Santa Cruz is often criticized when it takes an ambitious stance on social justice issues. I remember this back in the early â€™90s, when the city took heat for declaring itself a â€œnuclear-free zone,â€ and President Donald Trump announcing that heâ€™ll move to strip federal funding from sanctuary cities like Santa Cruz that donâ€™t fall in line with his anti-immigration policies is only the most recent example. The attitude always seems to be, â€œWho are you, Santa Cruz residents, to have any say in how your world works?â€
I thought about that when reading Anne-Marie Harrisonâ€™s cover story about Rising International this week. Hereâ€™s a Santa Cruz group that is helping hundreds of women in high-risk areas around the world to make their lives better, and improving the lives of local women at the same time. These women are selling their crafts through Rising International not just to support their families and get themselves out of dangerous situations, but in some cases to actually buy their children out of slavery, or their mothers out of prostitution. Iâ€™m glad founder Carmel Jud never stopped to wonder what right she had as a person in Santa Cruz to try and make the world better.
I also wanted to give a shout out to the Mystery Spot for being good sports about our April Foolâ€™s Day story written by Jacob Pierce, which turned into a bit of a viral sensation last weekend on goodtimes.sc. We were glad to know the Mystery Spot staff found it hilarious, and we hope James Durbin did, as well. James, if you ever do write that song, we totally want to hear it.
STEVE PALOPOLI | EDITOR-IN-CHIEF
Letters to the Editor
Read your story about Brent Adams and his work with our homeless (GT, 3/22) after going to a Downtown Commission meeting about the new parking structure/library building combination to be built on the location of the downtown farmers market. We listened to a 40-minute presentation on the downtown trolley. Then we listened to 40 minutes from our parking director about his various maintenance projects on the lots around town, and then the plan to spend $2.5 million on a feasibility study for a five-story behemoth parking structure with a new library on the ground floor.
Audience members were allowed a maximum of two minutes to express their feelings about this—all of whom were stridently opposed. I spoke to the shocking need for housing the many people who are asleep in downtown doorways, even in cold rainy nights, which $50 million or more for this new structure could go a long way toward. Others spoke to the current abundance of parking and coming trends such as Uber and bicycle amenities.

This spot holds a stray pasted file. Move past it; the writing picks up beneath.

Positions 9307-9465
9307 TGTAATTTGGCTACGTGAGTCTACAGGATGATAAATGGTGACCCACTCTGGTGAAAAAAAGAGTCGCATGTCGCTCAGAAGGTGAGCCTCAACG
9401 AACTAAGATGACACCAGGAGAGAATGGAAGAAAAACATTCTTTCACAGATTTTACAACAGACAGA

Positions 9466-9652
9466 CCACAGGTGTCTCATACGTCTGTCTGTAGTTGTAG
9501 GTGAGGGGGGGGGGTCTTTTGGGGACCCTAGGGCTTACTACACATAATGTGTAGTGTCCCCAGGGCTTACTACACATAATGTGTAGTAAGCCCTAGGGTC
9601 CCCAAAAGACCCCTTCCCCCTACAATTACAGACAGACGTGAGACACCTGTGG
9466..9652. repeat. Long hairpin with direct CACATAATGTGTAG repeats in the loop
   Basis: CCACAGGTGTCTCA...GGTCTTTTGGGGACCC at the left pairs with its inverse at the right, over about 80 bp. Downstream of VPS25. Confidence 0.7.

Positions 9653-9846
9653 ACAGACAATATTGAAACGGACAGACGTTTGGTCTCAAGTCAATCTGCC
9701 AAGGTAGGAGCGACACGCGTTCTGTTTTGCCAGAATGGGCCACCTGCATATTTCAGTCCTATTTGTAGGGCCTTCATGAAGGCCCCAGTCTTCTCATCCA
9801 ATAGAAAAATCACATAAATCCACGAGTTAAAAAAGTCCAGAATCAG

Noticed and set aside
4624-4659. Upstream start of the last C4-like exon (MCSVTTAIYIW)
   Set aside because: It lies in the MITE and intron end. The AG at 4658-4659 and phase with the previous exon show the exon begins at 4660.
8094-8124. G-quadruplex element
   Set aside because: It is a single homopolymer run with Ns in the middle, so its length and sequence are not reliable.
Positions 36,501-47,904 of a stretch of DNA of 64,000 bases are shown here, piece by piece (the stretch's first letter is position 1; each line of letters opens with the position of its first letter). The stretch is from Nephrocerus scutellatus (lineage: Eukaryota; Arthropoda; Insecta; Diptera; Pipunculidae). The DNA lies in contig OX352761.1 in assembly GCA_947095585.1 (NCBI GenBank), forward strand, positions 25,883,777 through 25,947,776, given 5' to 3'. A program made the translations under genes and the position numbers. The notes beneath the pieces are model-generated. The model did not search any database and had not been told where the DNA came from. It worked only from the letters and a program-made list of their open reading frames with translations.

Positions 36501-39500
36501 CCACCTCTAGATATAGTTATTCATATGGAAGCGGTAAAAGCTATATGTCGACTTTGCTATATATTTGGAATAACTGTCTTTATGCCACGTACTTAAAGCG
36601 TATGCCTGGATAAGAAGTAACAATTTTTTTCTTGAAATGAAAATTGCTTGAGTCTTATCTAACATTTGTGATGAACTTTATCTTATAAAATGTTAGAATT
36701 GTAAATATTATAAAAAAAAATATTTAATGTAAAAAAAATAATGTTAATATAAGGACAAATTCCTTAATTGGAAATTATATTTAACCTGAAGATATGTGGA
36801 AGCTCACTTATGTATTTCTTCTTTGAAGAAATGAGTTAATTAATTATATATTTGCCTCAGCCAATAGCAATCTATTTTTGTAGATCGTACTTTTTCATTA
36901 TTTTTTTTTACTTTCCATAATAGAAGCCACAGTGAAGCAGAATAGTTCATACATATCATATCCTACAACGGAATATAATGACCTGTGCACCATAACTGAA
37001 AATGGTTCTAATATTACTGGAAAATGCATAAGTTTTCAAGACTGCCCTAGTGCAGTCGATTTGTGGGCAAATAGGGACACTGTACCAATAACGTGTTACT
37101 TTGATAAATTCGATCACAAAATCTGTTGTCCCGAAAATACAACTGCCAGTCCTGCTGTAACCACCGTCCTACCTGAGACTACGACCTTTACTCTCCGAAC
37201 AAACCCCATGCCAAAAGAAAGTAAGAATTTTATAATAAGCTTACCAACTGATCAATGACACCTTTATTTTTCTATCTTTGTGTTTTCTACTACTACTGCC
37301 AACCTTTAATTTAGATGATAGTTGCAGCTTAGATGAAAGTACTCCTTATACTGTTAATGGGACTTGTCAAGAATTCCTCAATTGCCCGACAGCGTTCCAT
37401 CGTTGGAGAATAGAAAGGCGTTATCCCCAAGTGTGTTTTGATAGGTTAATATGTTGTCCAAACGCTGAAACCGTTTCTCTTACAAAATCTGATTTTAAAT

I also suggested that another need is for event space and events. We once had First Night, an art and wine festival and charity art auction that filled the civic and Church Street. Other coastal towns have events like this and more. We have an odd flea market on Pacific Avenue, red meters that give the impression we are solving our homeless problem, folks walking around in military dress with tasers titled Downtown Rangers that must scare the pants off our visitors.
For 50 million dollars, we could build a lot of cheap apartments that many studies have proven are cheaper and more humane than having our police and fire and emergency rooms provide services. New York, Los Angeles and San Francisco are all building more shelters. The widespread fear that more shelters attracts more clients flies in the face of the fact that it takes a lot of aggressive social work to get most homeless individuals to accept housing and spend their SSI.
Paul Cocking | Santa Cruz
I am in town visiting from Portland and read the Local Talk section about the taller, high-density development (GT, 3/29). The contractor stated that Portland is a good example of providing affordable housing. The high-density development in Portland has destroyed the soul and energy of the city. Traffic is far worse, rent has skyrocketed, and it’s all hustle and bustle, not the laid-back vibe that was Portland’s charm. People are priced out, and the wealthy have taken over. Now we’re just another big, congested city, ruining the small neighborhoods. Don’t believe the lies of “affordable housing,” it’s a scam. Protect SC before it’s too late.
Christina Monsoon | Portland
I need to clarify my quote about the UConn Trail being the first legal singletrack in Santa Cruz, because I obviously misspoke. I meant it was the first multi-use trail in Pogonip Park, and the first in Santa Cruz built with mountain biker use in mind from the very beginning and with their help during planning and construction.
DeLaveaga Park, Henry Cowell and Wilder Ranch had singletrack multi-use trails well before the UConn was built, but were not designed specifically with mountain biking use in mind. Several of those were constructed by Bud and Emma McCrary, but others in DeLaveaga had been around for decades.
I’ve always appreciated the efforts of those, especially Celia Scott, to protect the Santa Cruz greenbelt from development and thank them for that even though I disagree on how Pogonip and other open space areas should be used.
Geoffrey Smith | Santa Cruz
In last week’s cover story, “Wheel to Power,” the names of Mark Davidson and Geoffrey Smith were switched in the photo captions. We regret the error.